Acres USA Conference Recap

For the past few years we have set aside money for continued education…yes, even farmers need to go to class! Our first learning opportunity was the Ohio Ecological Food and Farm Association (OEFFA) Conference, which is held in Granville, OH each February. We were on the verge of growing for market when we attended that conference, so everything was a learning experience. The following year we went to the Pennsylvania Association for Sustainable Agriculture (PASA) conference, which felt like a step up in terms of the level of speakers and knowledge as well as the farmers participating. Most everything was a valuable learning opportunity. So, this year, since Columbus was the host city, we decided to attend the Acres USA Conference. What I learned at Acres is that I have a lot to learn! The title should have given me a clue that the participants and the talks would be geared towards those with acres of land…and that was indeed the case. However, there were some great lessons, not to mention a whole new vocabulary, that we took from the conference.

    1. Soil: At some level I understand the importance of quality soil for quality vegetables, but Acres really helped define what is going on in the soil, or better yet, what needs to be going on in the soil, for successful results. There were soil biologists, chemists and agronomists who have been studying soils for decades and their talks were chock full of facts and data. They are definitely proponents of biodiversity and against the use of chemicals as solutions to pests (yeah!). So, we are going to do another soil test and will look at our soil in a whole new way. We plan to reduce/eliminate tilling between plantings since that disturbs the soil and all the microorganisms living therein.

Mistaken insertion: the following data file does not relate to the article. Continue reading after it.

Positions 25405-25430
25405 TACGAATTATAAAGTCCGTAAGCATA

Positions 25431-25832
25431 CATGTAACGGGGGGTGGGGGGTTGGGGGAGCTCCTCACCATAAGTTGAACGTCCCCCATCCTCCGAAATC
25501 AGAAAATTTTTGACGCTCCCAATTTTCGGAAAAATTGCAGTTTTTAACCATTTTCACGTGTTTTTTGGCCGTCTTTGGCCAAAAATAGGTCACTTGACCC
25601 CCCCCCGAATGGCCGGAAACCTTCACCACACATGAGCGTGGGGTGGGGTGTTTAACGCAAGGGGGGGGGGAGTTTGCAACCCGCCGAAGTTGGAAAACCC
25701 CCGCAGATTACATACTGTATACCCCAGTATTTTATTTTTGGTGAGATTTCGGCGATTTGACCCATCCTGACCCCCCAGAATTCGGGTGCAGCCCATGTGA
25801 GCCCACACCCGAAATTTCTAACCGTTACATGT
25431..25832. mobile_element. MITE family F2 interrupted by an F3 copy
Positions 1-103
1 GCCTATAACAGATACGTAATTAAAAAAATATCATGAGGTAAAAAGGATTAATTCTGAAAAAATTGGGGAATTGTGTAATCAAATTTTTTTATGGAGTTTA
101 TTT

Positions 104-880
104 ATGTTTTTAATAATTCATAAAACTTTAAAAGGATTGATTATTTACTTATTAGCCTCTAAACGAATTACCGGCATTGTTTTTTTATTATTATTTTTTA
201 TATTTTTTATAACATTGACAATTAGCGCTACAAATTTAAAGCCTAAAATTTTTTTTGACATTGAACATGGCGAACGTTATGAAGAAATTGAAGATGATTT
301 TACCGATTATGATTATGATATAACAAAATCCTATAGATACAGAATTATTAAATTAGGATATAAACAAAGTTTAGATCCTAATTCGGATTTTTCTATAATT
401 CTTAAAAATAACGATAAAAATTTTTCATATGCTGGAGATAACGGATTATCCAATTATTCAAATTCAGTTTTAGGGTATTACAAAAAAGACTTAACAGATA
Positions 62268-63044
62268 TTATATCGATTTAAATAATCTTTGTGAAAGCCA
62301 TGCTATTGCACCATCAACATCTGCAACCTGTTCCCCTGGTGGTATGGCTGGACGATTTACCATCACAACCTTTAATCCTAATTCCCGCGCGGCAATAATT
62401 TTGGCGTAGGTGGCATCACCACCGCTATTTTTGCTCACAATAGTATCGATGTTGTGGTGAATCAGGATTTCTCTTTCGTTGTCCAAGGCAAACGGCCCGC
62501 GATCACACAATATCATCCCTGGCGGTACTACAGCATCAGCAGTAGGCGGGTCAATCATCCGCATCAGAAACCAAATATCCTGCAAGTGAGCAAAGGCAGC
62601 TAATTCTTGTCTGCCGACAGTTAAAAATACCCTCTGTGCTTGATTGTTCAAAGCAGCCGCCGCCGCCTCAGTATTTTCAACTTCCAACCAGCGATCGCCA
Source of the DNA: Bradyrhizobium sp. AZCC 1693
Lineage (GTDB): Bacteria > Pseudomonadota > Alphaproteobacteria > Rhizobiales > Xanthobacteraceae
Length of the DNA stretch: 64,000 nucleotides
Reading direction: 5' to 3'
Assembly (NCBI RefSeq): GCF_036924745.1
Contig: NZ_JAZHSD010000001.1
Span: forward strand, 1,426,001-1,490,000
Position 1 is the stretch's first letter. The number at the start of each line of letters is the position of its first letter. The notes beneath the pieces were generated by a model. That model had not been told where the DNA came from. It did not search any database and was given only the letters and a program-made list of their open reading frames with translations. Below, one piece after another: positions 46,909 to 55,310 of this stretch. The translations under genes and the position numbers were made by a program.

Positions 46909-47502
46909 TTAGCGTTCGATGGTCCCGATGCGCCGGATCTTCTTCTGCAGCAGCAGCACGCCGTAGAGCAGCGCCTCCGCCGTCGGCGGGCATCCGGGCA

2. Vermicomposting: We have been keeping a worm bin for the past 4 years now, some years have been more successful than others. Right now our worm bin is rocking! Harvey Ussery gave an awesome talk – Trash to Treasure: Innovative Use of Organic Wastes on Farms Large or Small. This guy is awesome and we plan to adapt his greenhouse vermicomposting project in our hoop house for on farm compost tea and fertilizer for our soil. He actually uses it as a protein feed source for his animals.
    3. Nutrition: Another theme of the conference was nutrition and how farmers (at least most at the conference) are growing real food (sans chemical fertilizers, insecticides, herbicides) full of nutrients and doesn’t cause harm to humans or the environment. And, these techniques are also good for the bottom line since they rely more on the cycles of nature than equipment that can rot, rust and depreciate. One of the most compelling speakers on this topic was Jerry Brunetti, who managed to cure himself of cancer through a diet high in animal products. The key note speakers also included Gray Graham whose research focuses on Pottenger’s Cats and similar studies that illustrate that eating highly processed foods can pass on genetic traits to our children and their children and so on. Pretty fascinating stuff.
    4. Movie recommendations: A couple of films to check out include Farmageddon, a frightening look at how big ag has the USDA in its pocket and uses its power to manipulate the food system in its favor driving small producers out of business due to heavy regulation and severe intimidation. Queen of the Sun offers an overview of colony collapse disorder and a hopeful look at those who are raising bees in more natural ways.
    5. Keynote speakers: In addition to Gray Graham, the other keynotes included Joel Salatin, who always fires up the crowd with his awesome approach to farming, and Francis Thicke, who ran for Iowa Secretary of Ag in 2010….that would have been a real coup for small scale farmers had he been elected.

Overall, it was a really great learning experience for us. Now we have to put what we have learned into practice….